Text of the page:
Radiative Forcing

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Radiative forcing

The following section highlights the key parameterizations used for estimating the radiative forcing due to human-induced changes in greenhouse gas concentrations, tropospheric ozone and aerosols. The radiative forcing applied in MAGICC is in general the forcing at tropopause level after stratospheric temperature adjustment. Efficacies of the forcings, as discussed by Hansen et al. (2005) and Meehl et al. (2007) can be applied.

Carbon dioxide

Taking into account the "saturation" effect of CO2 forcing, i.e., the decreasing forcing efficiency for a unit increases of CO2 concentrations with higher background concentrations, the first IPCC Assessment (Shine et al., 1990) presented the simplified expression of the form:

<math>\label{eq_CO2_forcing} \Delta Q_{\rm CO_2}=\alpha_{\rm CO_2}{\rm ln} (\rm C/C_0)</math>

where <math>\Delta Q_{\rm CO_2}</math> is the adjusted radiative forcing by CO2 (Wm-2) for a CO2 concentration <math>C</math> (ppm) above the pre-industrial concentration <math>C</math>0 (278 ppm). This expression proved to be a good approximation, although the scaling parameter <math>\alpha_{\rm CO_2}</math> has since been updated to a best-estimate of 5.35 Wm-2 (=<math>\frac{3.71}{ln(2)} </math>Wm-2)Myhre et al. (1998), used as default in MAGICC. When applying AOGCM-specific CO2 forcing, <math>\alpha_{\rm CO_2}</math> is set to:

<math>\label{eq_CO2_forcing_dQ2x} \alpha_{\rm CO_2} = \frac{\Delta Q_{\rm 2\times}}{\rm ln(2)}</math>

Methane and nitrous oxide

Methane and nitrous oxide have overlapping absorption bands so that higher concentrations of one gas will reduce the effective absorption by the other and vice versa. This is reflected in the standard simplified expression for methane and nitrous oxide forcing, <math>\Delta Q_{\rm CH4}</math> and <math>\Delta Q_{\rm N2O}</math>, respectively (see Ramaswamy et al., 2001, Myhre et al. 1998):

<math>\label{eq_methane_forcing}\Delta Q_{\rm CH_4} = \alpha_{\rm CH_4}(\sqrt{\rm C_{\rm CH_4}}-\sqrt{\rm C_{\rm CH_4}^0}-f(\rm C_{\rm CH_4},{\rm C}_{\rm N_2O}^0)-f({\rm C}_{\rm CH_4}^0,{\rm C}_{\rm N_2O}^0)</math>

<math>\Delta Q_{\rm N_2O} = \alpha_{\rm N_2O}(\sqrt{{\rm C}_{\rm N_2O}}-\sqrt{{\rm C}_{\rm N_2O}^0})-f({\rm C}_{\rm CH_4}^0,{\rm C}_{\rm N_2O})-f({\rm C}_{\rm CH_4}^0,{\rm C}_{\rm N_2O}^0)</math>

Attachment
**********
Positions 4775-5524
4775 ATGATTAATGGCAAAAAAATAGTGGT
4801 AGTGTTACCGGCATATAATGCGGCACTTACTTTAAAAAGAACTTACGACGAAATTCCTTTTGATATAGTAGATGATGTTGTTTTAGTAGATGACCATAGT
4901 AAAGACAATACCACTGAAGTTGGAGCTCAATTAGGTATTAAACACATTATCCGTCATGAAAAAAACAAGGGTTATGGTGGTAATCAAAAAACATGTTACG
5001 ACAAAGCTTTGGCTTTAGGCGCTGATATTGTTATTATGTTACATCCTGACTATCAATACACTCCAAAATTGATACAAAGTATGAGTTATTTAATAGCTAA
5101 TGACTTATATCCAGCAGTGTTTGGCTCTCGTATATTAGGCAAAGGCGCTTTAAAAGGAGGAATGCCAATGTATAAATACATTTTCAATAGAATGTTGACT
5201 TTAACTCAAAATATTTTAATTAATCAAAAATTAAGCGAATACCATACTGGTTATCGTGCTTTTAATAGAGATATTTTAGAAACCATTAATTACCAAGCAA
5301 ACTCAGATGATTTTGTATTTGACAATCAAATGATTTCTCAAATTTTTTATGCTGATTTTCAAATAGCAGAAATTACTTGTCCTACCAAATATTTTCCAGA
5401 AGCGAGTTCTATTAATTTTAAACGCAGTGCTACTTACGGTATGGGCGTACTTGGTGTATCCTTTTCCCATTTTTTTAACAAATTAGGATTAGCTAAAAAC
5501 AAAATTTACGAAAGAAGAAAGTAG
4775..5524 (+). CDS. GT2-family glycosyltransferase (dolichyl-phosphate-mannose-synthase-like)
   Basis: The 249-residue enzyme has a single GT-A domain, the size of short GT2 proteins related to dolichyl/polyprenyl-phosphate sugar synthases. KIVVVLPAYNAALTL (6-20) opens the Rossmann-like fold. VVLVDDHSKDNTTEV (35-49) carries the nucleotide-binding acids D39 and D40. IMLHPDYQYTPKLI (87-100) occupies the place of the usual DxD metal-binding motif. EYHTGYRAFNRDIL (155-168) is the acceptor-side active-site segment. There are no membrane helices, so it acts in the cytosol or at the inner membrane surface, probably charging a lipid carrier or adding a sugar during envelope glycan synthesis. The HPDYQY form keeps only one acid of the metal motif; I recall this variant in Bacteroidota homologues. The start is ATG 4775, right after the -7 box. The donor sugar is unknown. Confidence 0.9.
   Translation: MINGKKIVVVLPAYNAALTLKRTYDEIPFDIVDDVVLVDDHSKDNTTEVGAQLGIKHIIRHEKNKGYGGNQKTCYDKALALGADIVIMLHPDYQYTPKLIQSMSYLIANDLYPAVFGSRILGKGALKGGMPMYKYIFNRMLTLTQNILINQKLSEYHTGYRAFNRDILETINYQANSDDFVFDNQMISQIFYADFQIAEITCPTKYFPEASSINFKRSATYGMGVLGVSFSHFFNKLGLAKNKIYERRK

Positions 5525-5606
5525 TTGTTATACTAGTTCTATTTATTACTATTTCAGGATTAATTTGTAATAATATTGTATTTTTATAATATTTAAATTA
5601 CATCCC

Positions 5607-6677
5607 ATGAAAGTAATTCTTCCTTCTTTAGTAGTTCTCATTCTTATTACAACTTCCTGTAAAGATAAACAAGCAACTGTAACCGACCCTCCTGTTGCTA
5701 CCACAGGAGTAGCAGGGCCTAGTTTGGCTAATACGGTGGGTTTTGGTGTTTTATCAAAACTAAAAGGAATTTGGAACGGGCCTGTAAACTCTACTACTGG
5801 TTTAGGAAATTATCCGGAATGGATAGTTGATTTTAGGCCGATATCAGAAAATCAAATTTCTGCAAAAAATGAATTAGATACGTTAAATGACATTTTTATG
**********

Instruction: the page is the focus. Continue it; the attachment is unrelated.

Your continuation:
where the overlap is captured by the function

<math>\label{eq_methane_forcing_overlap}f(\rm M,N)=0.47{\rm ln}\,(1+0.6356(\frac{\rm MN}{10^6})^{0.75}+0.007\frac{\rm M}{10^3}(\frac{\rm MN}{10^6})^{1.52})</math>

with M and N being CH4 and N2O concentrations in ppb. For methane, an additional forcing factor due to methane-induced enhancement of stratospheric water vapor content is included. This enhancement is assumed to be proportional to (default <math>\beta</math>=15 %) the ``pure´´ methane radiative forcing, i.e., without subtraction of N2O absorption band overlaps:

<math>\Delta Q_{\rm CH_4}^{\rm stratoH2O} =\beta\alpha_{\rm CH_4}(\sqrt{\rm C_{\rm CH_4}}-\sqrt{\rm C_{\rm CH_4}^0}). </math>

Tropospheric ozone

From the tropospheric ozone precursor emissions and following the updated parameterizations of OxComp as given in footnote a of Table 4.11 in Ehhalt et al. (2001), the change in hemispheric tropospheric ozone concentrations (in DU) is parameterized as:

<math>\label{eq_tropospheric_ozone} \Delta (\rm trop O_3)={\rm S}_{\rm CH_4}^{O_3}\Delta ln(\rm CH_4)+ {\rm S}_{\rm NOx}^{\rm O_3} E_{\rm NOx} + {\rm S}_{\rm CO}^{\rm O_3} E_{\rm CO} + {\rm S}_{\rm VOC}^{\rm O_3} E_{\rm VOC}</math>

where <math>S_{\rm x}^{\rm O_3}</math> are the respective sensitivity coefficients of tropospheric ozone to methane concentrations and precursor emissions. The radiative forcing is then approximated by a linear abundance to forcing relationship so that <math>\Delta Q_{\rm trop O_3}=\alpha_{\rm trop O3} \Delta (\rm trop O_3)</math> with <math>\alpha_{\rm trop O3}</math> being the radiative efficiency factor (default 0.042).

Halogenated gases

The global-mean radiative forcing <math>\Delta Q_{t,i}</math> of halogenated gases is simply derived from their atmospheric concentrations C (see Non-CO2 concentrations) and radiative efficiencies <math>\varrho_i</math> Ehhalt et al. (2001) table 4.11.

<math>\Delta {Q_{t,i}} = \varrho_i (C_{t,i}-C_{0,i})\label{eq_halogas_RF}</math>